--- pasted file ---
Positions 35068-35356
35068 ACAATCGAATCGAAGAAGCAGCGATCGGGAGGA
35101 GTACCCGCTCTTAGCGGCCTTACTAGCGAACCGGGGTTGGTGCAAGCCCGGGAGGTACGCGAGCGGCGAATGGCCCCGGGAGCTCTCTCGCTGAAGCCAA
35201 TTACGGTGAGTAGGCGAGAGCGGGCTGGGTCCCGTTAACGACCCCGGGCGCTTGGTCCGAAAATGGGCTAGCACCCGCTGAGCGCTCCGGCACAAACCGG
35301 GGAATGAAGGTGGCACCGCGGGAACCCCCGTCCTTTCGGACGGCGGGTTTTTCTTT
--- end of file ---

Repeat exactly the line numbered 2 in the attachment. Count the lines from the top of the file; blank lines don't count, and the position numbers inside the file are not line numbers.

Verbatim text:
35068 ACAATCGAATCGAAGAAGCAGCGATCGGGAGGA